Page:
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Small scale fading

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Chap 5 (small scale fading)
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Small scale fading

  1. 1. Wireless Communications Principles and Practice 2nd Edition T.S. Rappaport Chapter 5: Mobile Radio Propagation: Small-Scale Fading and Multipath
  2. 2. Introduction  Reflection, Diffraction and Scattering of waves  Most cellular systems operate in urban area, where no direct line-of-site path between Rx and Tx  Presence of high rise buildings causes severe diffraction loss  Due to multiple reflections, em waves travel along different paths of varying lengths
  3. 3.  Propagation models focused on predicting average received signal strength at a given distance from transmitter  Models predicting mean signal strength for an arbitrary T-R separation distance are large scale models  Models that characterize rapid fluctuations of received signal strength over very short distances or short time intervals are small scale models
  4. 4. Co-channel and Adjacent Channel Interference, Propagation
  5. 5. Small-scale and large-scale fading Figure 4.1 Small-scale and large-scale fading.
  6. 6. Small-Scale Fading and Multipath  Rapid fluctuations of the amplitude, phase or multipath delays of a radio signal over a short period of time or travel distance is known as small-scale fading  Large- scale path loss effects may be ignored
  7. 7.  Fading is caused by interference between two or more versions of the transmitted signal which arrive at the receiver at slightly different times  Multipath waves combine at the receiver antenna to give a resultant signal which can widely vary in amplitude and phase
  8. 8.  This depends on the distribution of the intensity and relative propagation time of the waves and the bandwidth of the transmitted signal  Multipath in the radio channel creates small-scale fading effects
  9. 9. Three most important fading effects  Rapid changes in signal strength over a small travel distance or time interval  Random frequency modulation due to varying Doppler shifts on different multipath signals  Time dispersion (echoes) caused by multipath propagation delays
  10. 10.  In Built-up urban areas, fading occurs because there is no single line-of- sight path MS and BTS antennas  Mobile antennas are well below the height of surrounding structures  Even if LOS exists, there are reflections from ground and surrounding structures
  11. 11.  Multipath signals add vectorially at receiver antenna and cause the signal received by the mobile to distort or fade  Even when the mobile is stationary, fading may occur because of moving objects in radio channel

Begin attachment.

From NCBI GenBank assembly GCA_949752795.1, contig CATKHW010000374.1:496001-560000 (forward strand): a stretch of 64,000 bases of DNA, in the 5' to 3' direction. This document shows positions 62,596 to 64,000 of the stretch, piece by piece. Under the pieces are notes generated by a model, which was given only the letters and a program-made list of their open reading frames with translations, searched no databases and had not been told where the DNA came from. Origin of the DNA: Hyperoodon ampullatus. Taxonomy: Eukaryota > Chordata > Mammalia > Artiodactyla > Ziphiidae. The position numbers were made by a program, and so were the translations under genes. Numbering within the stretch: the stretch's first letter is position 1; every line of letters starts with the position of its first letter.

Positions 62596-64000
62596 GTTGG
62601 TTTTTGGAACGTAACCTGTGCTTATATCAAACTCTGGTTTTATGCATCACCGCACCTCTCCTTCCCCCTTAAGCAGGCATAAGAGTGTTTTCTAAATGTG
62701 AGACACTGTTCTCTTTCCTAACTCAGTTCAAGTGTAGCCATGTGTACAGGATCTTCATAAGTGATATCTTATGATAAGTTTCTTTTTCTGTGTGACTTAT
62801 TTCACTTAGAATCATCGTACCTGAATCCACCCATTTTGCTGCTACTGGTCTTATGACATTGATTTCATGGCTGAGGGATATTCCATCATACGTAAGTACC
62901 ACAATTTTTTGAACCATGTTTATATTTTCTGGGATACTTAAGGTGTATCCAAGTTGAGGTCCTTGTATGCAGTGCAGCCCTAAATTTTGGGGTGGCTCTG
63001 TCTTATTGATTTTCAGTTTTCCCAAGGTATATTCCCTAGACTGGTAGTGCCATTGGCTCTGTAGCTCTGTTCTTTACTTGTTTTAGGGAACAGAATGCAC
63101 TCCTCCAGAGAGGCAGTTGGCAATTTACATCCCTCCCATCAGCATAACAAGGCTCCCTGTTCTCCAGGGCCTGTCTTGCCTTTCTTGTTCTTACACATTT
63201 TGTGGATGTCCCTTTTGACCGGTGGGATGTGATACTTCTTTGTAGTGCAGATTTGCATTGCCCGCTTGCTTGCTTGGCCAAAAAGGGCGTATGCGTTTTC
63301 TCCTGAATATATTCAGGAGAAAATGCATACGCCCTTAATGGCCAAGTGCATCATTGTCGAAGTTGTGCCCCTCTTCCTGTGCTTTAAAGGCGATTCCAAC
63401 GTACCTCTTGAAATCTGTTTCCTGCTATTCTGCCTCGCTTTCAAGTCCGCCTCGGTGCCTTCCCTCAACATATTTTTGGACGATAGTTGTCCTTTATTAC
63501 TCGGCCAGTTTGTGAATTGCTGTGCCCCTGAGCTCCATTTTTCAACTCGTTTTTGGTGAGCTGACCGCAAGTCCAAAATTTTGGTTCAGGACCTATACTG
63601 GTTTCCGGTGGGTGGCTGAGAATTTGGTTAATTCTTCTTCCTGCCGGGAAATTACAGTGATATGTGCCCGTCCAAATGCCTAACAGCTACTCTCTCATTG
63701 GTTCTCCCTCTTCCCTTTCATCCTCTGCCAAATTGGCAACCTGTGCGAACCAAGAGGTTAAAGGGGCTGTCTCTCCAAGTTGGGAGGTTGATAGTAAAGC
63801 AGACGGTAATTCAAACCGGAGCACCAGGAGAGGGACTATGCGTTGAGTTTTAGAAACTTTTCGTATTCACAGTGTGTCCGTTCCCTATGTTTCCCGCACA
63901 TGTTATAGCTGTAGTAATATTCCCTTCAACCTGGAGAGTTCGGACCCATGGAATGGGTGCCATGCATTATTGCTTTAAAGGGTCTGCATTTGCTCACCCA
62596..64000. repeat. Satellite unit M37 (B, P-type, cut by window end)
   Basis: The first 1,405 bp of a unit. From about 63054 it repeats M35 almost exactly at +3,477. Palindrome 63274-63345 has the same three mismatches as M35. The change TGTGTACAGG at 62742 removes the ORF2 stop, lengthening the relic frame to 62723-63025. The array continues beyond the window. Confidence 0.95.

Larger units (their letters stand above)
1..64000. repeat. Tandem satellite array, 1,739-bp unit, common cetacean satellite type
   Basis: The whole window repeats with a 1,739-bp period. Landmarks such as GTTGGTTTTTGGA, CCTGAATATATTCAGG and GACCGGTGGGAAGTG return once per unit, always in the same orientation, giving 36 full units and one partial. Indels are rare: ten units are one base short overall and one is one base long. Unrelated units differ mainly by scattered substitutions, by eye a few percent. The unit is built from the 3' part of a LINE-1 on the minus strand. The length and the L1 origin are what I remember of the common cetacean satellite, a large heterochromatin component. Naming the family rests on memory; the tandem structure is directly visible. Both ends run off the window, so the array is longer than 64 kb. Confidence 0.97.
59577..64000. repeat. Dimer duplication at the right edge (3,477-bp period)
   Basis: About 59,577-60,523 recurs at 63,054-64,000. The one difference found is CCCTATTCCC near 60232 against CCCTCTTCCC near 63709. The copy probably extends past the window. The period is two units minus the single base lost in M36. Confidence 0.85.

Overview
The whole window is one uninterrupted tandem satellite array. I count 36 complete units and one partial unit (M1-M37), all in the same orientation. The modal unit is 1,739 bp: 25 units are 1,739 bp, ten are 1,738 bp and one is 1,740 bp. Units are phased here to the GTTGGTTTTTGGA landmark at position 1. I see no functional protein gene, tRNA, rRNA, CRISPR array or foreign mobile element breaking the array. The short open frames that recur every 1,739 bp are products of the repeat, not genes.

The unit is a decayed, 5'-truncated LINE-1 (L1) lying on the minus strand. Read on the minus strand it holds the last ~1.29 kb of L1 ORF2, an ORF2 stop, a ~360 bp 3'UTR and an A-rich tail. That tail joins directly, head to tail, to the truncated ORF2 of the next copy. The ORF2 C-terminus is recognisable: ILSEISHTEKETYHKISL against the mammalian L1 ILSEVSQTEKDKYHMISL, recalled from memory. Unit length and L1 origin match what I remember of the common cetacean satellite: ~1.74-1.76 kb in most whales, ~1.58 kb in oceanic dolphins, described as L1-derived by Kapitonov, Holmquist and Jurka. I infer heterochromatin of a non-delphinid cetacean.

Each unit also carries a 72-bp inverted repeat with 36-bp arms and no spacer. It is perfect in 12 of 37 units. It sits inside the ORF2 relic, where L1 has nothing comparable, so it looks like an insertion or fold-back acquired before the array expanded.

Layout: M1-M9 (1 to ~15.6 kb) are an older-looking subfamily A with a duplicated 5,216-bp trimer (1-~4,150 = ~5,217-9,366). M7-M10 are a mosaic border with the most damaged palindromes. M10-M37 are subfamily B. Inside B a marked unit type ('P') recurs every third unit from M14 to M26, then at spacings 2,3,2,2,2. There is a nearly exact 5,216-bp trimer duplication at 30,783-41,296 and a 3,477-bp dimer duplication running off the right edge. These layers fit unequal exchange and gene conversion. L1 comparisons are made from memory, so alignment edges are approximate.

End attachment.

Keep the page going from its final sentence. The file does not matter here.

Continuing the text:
12. 12.  Due to constructive and destructive effects of multipath waves, receiver moving at high speed can pass through several fades in a small period of time  More serious case is that of a deep fade in received signal  Due to relative motion between mobile and base station ,Doppler shift in frequency takes place
  13. 13. Factors influencing Small-Scale fading  Multipath propagation: Presence of reflecting objects and scatterers in the channel creates constantly changing environment  Random phase and amplitudes of different multipath signals induce small- scale fading and or distortion
  14. 14.  Speed of the mobile: Relative motion results in random frequency modulation due to different Doppler shifts on each multipath component  Speed of surrounding objects: If objects in radio channel are in motion, a time varying Doppler shift is induced
  15. 15.  If surrounding objects move at a greater rate than the mobile, this effect dominates the small-scale fading  Motion of surrounding objects may be ignored otherwise and only speed of the mobile needs to be considered  Coherence time defines staticness of the channel
  16. 16.  Transmission bandwidth of the signal: If the transmitted radio signal bandwidth is greater than bandwidth of multipath channel ,received signal will be distorted but small- scale fading will be insignificant  In the other case, signal will not be distorted in time but signal will change rapidly  Coherence bandwidth is a measure of max. freq. difference for which signals are strongly correlated in amplitude
  17. 17. Doppler Shift Geomerty
  18. 18.  Difference in path lengths traveled by the wave from source S to mobile at points X and Y is ∆l=d cosθ =v∆t cos θ  Phase change in received signal due to difference in path lengths is  ∆Φ=(2π∆l)/λ = (2π v∆t cos θ) /λ  Doppler shift is given by  fd =(1/ 2π)*(∆Ф/∆t)= (v cos θ) /λ
  19. 19. Example 5.1  Solved the problem with all the students participating in the process
  20. 20. Impulse Response Model of a Multipath Channel  The small-scale variations of a mobile radio signal can be directly related to the impulse response of the mobile radio channel  Impulse response is a wideband channel characterization and contains all information necessary to simulate or analyze any type of radio transmission through the channel
  21. 21.  Mobile radio channel may be modeled as a linear filter with time varying impulse response  Time variation is due to receiver motion in space  Filtering nature is caused by summation of amplitudes and delays of multiple arriving waves at any instant of time
  22. 22.  Consider the case where time variation is due strictly to receiver motion in space  Receiver moves along the ground at some constant velocity v  For a fixed position d, channel between T and R can be modeled as a linear time invariant system
  23. 23. Channel issues
  24. 24.  Due to different multipath waves which have propagation delays which vary over different spatial locations of the receiver, impulse response of the channel should be a function of the position of the receiver  Channel impulse response can be expressed as h (d, t).